Every summer we collect eggs and young Monarch Butterfly caterpillars from our pollinator gardens, registered Monarch Waystations, at our Lakeshore and Cookstown Branches and raise them.
When they emerge from their chrysalises as butterflies, we invite the public to join us as we release them (when COVID-19 restrictions permit).
The Monarch Butterfly Rearing stations are set up at each Branch, and anyone can stop by during our regular hours of operation to look at the caterpillars, chrysalises, or butterflies.
Our Staff are knowledgeable about the Monarch Butterfly lifecycle and conservation issues, and happy to answer your questions.
This year, 2021, we brought in our first eggs on June 15th and had caterpillars soon after.
This program is possible because of our Scientific Collectors Authorization permit from the Ministry of Natural Resources.
ALL ABOUT MONARCH BUTTERFLIES
Monarch Butterflies have a unique lifecycle, and perhaps the most notable part is their 3000-4000 kilometer journey to Mexico each fall. What’s really amazing is the butterflies that travel from Ontario to Mexico in September, are not the same ones that arrived in the spring! Each year we have 4 generations of Monarch Butterflies in Ontario, with the first three only living 3-6 weeks, but the fourth generation heads to Mexico and lives 7-9 months before they go to Texas where they lay eggs before dying. The butterflies born in Texas head north and arrive in Ontario in June. Remarkable! Watch this video from the Royal Ontario Museum about the Monarch Butterfly Lifecycle.
There are lots of good books and websites about Monarch Butterflies, see the Learn More section below.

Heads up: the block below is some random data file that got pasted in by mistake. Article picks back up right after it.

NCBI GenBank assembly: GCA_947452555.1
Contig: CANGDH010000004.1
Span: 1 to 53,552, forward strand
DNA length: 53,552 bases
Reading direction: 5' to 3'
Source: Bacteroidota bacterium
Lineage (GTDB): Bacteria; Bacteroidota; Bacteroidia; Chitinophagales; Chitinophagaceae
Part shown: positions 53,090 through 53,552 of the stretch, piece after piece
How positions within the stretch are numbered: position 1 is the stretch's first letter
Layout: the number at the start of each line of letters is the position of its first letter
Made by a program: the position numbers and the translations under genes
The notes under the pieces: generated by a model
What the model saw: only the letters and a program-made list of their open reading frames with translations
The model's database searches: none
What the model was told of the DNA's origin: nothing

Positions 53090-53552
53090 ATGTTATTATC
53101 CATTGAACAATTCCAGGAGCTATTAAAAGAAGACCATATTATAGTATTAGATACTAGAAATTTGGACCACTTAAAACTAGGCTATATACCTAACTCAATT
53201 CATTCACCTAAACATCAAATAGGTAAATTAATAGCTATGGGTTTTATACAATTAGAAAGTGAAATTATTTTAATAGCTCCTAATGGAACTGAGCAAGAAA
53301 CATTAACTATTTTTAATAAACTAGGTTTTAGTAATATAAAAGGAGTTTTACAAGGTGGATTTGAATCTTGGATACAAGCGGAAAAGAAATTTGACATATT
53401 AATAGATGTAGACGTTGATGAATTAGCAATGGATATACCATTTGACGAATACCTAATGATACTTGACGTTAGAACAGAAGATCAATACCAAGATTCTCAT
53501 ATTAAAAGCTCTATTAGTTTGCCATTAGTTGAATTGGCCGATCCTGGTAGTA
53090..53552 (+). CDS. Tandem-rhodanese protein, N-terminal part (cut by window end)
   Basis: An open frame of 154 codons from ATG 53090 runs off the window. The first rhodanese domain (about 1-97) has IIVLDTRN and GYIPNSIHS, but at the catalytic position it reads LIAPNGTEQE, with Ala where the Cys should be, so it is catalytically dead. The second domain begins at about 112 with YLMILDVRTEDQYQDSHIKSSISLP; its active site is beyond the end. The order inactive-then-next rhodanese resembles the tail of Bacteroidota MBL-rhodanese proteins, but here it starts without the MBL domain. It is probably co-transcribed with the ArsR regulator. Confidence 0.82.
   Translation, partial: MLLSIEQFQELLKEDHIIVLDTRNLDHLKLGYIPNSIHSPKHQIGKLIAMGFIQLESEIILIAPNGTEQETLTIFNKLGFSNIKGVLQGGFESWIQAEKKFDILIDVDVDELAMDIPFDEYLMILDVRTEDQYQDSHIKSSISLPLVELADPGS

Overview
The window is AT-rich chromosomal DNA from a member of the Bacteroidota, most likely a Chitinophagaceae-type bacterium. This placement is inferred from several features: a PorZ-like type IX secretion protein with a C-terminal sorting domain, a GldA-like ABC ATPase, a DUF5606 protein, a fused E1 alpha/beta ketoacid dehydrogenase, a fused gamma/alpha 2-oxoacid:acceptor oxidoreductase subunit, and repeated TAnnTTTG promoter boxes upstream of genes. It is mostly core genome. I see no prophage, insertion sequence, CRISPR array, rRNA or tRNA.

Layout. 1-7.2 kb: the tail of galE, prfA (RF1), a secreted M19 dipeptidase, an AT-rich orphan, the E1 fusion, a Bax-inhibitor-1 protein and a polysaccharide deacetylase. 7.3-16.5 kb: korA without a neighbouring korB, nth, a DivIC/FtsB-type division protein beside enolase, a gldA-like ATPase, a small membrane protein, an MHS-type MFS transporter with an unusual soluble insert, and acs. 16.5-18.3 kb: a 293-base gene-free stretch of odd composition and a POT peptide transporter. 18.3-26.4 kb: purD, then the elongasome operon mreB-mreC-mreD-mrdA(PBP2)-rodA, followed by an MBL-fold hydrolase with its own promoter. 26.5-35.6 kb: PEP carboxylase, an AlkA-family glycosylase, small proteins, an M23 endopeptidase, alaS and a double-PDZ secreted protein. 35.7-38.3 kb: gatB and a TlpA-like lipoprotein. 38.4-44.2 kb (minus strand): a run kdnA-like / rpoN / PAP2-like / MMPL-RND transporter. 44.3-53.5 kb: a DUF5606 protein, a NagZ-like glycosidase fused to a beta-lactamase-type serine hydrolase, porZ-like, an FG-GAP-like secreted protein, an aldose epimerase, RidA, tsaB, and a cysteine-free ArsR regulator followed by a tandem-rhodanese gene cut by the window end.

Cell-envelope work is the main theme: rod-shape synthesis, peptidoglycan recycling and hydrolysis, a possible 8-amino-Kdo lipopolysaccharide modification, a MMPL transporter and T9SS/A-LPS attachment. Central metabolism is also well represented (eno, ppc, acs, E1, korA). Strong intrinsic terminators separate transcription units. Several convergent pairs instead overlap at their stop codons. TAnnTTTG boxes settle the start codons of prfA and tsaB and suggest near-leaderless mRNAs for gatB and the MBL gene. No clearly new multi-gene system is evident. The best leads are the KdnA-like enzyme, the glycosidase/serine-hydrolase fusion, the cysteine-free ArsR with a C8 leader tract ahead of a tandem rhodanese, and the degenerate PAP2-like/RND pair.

POLLINATORS UNDER THREAT
Sadly, many pollinating insects and animals are struggling these days. The eastern population of Monarch Butterflies declined by 84% between 1996 and 2015. Some of the threats they and other pollinators face are:
- Loss of habitat
- Pesticide use
- Climate change
- Monoculture agricultural practices
HOW CAN YOU HELP MONARCH BUTTERFLIES?
Plant milkweed! Monarch Butterfly caterpillars can only eat milkweed, their host plant. If there’s no milkweed, there’s no Monarch Butterflies. You can also help by leaving any milkweed you find growing wild, and by planting a diverse range of flowering plants. The adult butterflies are nectar feeders, meaning the eat the sweet fluid produced by the flowers of many plants. See our page on Pollinating Gardens for more tips.
Journey North: Get updates on the Monarch Butterfly migrations in the spring and fall.
Monarch Watch: Everything you could ever want to know about Monarch Butterflies, from the research experts.
Canadian Wildlife Federation: Monarch Butterflies: An overview of the species including lifecycle, conservation issues, diet, habitat, and behavior.
Butterflies and Moths of Canada: Look up butterflies and moths native to Canada and get help with identification.
iNaturalist: Look up plant and animal identifications and where to find themInstall the app on your phone to upload photos and get an i.d.Submit your own identifications for others to see.